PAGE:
Senate Republicans surprised everyone Monday by ramming through a vote for new district maps that improve their political fortunes, winning majority of support for it because a Democratic lawmaker was attending the inauguration.
The power play occurred when Sen. John Watkins, R-Midlothian, introduced a bill amendment that significantly redraws Senate district boundaries so Republicans can potentially pick up an additional seat in the 2015 elections. The new map means two senators -- Democrat Creigh Deeds and Republican Emmett Hanger -- will have their districts combined.
Republicans said it was an effort to correct maps passed in 2011 that split communities. The new maps also create a sixth majority-minority district.
Any changes must be approved by the Justice Department because of Virginia's history of voter suppression.
"These new districts are drawn in full compliance with Virginia's traditional redistricting criteria," Watkins said. "Therefore, it appears that if litigation were brought under the Voting Rights Act, this plan would have a very high likelihood of success."
The changes were approved 20-19 along party lines. One Democrat, Sen. Henry Marsh, was in D.C. for President Obama's inauguration, providing an opportunity for Republicans to make their move. The bill had been passed by for nearly two weeks as Republicans waited for a Democrat to miss a day. Lt. Gov. Bill Bolling, a Republican, was against the plan and likely would have used tie-breaking powers to vote against it if it came to him.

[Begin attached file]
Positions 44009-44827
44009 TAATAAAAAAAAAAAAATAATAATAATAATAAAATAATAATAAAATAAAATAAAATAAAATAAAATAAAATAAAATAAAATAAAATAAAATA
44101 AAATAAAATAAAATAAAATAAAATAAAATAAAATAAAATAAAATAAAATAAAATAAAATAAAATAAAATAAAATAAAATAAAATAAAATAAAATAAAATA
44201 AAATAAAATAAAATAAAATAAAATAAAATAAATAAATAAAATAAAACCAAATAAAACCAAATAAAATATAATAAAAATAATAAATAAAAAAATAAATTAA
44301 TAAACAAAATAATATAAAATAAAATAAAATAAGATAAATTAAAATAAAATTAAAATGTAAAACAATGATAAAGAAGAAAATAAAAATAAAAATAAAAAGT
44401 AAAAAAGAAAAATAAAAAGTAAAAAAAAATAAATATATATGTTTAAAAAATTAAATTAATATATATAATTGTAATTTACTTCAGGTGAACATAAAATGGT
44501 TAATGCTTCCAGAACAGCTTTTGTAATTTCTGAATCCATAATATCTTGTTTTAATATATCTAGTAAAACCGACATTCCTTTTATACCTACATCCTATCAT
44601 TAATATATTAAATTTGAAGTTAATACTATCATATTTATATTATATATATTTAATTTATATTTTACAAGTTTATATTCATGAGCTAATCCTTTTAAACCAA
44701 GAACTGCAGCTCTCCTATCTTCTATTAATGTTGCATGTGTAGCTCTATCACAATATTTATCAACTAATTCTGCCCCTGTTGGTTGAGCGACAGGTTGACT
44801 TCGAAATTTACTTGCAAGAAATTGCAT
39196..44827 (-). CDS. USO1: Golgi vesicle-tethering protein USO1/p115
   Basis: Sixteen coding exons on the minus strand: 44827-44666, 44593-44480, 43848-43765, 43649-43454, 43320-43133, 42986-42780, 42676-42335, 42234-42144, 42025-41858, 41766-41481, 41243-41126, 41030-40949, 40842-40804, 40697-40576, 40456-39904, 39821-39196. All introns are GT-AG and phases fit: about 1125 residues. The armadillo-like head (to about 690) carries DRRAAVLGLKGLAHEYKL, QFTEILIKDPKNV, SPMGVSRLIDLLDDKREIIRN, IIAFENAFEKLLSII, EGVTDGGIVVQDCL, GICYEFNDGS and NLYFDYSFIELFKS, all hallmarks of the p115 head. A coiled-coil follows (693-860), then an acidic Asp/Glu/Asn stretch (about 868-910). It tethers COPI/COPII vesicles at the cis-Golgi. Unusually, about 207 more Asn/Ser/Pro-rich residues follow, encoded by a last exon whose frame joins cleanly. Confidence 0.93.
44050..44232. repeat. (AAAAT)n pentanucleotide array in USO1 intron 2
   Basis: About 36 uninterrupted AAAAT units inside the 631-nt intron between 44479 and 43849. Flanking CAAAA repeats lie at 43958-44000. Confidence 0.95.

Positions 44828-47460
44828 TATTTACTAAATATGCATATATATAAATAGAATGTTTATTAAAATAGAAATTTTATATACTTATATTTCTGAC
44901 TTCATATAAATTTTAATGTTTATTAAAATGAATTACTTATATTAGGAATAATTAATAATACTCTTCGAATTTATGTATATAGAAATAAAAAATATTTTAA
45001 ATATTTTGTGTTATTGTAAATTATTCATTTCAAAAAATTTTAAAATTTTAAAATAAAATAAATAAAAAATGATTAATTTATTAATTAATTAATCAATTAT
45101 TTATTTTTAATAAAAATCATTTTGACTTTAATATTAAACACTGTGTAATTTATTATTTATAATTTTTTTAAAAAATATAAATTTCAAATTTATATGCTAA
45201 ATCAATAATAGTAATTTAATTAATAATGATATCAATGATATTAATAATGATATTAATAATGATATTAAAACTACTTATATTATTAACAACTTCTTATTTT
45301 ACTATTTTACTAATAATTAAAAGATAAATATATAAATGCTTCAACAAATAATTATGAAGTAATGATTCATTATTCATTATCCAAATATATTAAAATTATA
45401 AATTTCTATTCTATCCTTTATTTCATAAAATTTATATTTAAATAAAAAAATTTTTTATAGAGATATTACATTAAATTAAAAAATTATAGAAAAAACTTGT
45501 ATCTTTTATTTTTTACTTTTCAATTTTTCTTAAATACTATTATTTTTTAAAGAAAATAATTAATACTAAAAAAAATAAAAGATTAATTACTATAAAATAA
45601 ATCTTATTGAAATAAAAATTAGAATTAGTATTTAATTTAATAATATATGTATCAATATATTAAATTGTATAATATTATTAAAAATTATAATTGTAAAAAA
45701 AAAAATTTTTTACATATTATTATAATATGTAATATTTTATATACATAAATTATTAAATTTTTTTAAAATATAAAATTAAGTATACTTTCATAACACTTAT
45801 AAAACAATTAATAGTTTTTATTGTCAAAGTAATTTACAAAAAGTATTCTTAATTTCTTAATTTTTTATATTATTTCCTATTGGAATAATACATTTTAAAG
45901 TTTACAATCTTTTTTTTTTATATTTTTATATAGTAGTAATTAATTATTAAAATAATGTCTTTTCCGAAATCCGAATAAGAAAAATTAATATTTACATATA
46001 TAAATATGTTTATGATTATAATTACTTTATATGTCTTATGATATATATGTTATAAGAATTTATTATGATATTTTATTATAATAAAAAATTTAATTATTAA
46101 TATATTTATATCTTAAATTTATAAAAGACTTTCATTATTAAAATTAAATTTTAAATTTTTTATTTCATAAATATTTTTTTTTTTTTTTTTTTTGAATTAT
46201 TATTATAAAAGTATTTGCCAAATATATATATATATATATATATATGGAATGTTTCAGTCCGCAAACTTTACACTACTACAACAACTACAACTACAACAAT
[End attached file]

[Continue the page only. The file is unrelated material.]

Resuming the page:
The bill now goes to the House for approval.
"[Bolling] fears that this action could set a dangerous precedent for future redistricting actions, and he is concerned that it could create a hyper-partisan atmosphere that could make it very difficult for us to address other important priorities," Bolling spokeswoman Ibbie Hedrick said.
Democrats were outraged and vowed to take legal action to fight the change. They also warned that the surprise maneuver threatens the already fragile relationship between the two parties.
"The collateral damage from this thing will be immeasurable," Senate Minority Leader Dick Saslaw said. "This isn't the last we've heard of this."
A breakdown in the Senate could have severe implications for Gov. Bob McDonnell, who is trying to push through massive transportation and education reforms to cement his legacy before his term expires in a year. Any plan to fund road work will need Democratic support to pass the Senate.
McDonnell spokesman Tucker Martin said the Republican governor was "very surprised" by the vote.
"The governor's priorities this session are transportation, education and the budget," Martin said. "Not redistricting."